Friday, February 24, 2023

Comparing oneself on social media with those who are better off than oneself is a turn-off in every way, for men, women and people of all ages

A Meta-Analysis of the Effects of Social Media Exposure to Upward Comparison Targets on Self-Evaluations and Emotions. Carly A. McComb,Eric J. Vanman &Stephanie J. Tobin. Media Psychology, Feb 23 2023.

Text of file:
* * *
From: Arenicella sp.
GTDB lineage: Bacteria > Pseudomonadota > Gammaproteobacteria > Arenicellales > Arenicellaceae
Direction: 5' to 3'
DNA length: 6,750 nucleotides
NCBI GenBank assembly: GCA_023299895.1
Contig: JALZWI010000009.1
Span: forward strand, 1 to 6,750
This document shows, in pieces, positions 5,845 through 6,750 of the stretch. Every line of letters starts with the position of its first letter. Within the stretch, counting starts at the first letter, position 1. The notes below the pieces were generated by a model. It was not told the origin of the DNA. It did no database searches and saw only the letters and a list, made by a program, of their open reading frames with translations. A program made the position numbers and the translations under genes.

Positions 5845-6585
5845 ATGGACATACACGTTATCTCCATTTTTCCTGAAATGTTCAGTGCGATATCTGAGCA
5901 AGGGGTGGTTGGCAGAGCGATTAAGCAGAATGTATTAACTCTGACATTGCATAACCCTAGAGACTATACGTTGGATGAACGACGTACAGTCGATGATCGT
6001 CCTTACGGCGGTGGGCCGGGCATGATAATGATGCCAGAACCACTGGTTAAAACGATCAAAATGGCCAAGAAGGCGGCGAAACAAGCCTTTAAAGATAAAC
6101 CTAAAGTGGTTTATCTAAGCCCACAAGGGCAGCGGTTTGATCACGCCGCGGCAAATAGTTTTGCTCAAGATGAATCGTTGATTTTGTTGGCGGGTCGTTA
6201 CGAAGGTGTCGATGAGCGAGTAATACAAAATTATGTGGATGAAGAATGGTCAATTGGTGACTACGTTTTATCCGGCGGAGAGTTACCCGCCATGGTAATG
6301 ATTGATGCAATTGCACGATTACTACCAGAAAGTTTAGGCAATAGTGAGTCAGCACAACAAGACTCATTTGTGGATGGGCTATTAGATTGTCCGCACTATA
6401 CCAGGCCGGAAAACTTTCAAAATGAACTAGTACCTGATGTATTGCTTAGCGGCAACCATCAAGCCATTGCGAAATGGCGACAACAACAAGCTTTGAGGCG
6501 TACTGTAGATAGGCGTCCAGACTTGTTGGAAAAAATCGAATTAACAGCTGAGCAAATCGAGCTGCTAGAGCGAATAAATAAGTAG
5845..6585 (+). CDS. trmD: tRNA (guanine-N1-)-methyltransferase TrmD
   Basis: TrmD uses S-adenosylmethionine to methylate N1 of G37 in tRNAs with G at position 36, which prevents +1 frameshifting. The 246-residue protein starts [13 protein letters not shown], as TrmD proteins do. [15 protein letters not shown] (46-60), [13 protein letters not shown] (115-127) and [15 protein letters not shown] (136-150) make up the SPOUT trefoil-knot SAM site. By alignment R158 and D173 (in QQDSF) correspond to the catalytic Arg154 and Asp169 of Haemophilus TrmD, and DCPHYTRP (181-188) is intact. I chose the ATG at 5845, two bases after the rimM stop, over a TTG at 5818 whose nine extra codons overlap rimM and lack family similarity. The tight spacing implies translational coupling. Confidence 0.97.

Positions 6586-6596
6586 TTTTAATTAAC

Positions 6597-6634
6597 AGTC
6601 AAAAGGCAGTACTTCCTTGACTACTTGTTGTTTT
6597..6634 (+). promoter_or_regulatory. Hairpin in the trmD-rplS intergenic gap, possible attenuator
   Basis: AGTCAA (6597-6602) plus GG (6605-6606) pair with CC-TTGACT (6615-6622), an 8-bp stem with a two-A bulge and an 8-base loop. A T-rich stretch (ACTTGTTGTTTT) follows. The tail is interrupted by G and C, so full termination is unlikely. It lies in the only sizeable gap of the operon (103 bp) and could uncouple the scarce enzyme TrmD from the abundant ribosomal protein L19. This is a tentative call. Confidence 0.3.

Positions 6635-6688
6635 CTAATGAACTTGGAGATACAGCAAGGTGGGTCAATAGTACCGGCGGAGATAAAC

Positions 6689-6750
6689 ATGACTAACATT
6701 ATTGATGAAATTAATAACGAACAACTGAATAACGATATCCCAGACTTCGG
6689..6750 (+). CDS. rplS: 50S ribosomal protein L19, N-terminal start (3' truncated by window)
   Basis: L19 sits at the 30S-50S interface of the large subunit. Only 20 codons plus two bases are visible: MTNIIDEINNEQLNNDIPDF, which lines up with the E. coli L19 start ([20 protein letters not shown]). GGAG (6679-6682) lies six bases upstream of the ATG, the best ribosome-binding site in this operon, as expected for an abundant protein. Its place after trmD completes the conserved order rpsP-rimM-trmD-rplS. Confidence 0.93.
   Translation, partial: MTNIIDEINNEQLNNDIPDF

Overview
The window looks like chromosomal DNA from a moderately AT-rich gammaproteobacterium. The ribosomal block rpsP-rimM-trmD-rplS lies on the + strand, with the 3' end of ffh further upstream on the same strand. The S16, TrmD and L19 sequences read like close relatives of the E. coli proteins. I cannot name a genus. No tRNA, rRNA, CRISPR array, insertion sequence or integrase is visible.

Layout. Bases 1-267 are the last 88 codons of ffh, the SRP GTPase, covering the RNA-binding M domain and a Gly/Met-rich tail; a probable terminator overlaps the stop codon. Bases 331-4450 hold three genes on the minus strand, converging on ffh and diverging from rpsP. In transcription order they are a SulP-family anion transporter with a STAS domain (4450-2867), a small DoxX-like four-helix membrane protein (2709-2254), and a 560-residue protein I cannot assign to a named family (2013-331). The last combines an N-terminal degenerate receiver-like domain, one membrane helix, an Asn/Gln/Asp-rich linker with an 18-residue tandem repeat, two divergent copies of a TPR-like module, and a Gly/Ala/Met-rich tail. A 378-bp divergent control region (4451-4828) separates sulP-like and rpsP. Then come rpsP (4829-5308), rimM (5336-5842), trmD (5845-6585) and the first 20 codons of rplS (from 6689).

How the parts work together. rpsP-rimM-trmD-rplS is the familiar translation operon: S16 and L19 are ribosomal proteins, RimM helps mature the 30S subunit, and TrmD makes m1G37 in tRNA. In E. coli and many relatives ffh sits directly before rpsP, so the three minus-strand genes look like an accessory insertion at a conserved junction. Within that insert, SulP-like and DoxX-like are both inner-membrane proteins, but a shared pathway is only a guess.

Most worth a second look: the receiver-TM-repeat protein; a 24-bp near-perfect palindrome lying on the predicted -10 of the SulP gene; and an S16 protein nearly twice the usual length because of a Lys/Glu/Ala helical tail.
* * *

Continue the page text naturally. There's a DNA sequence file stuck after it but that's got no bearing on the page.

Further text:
Abstract: Social media have become a pervasive part of contemporary culture and are an essential part of the daily lives of an increasing number of people. Its popularity has brought unlimited opportunities to compare oneself with other people. This meta-analysis combined and summarized the findings of previous experimental research, with the aim of generating causal conclusions regarding the effects of exposure to upward comparison targets on self-evaluations and emotions in a social media context. We identified 48 articles involving 7679 participants through a systematic search and entered 118 effect sizes into a multilevel, random-effects meta-analysis. Analyses revealed an overall negative effect of upward social comparison relative to downward comparison and controls on social media users’ self-evaluations and emotions (g = −0.24, p < .001). Specifically, there were significant negative effects of upward comparison on each outcome variable: body image (g = −0.31, p < .001), subjective well-being (g = −0.19, p < .001), mental health (g = −0.21, p < .001) and self-esteem (g = −0.21, p < .001). This meta-analysis indicates that contrast is the dominant response to upward comparison on social media, which results in negative self-evaluations and emotions.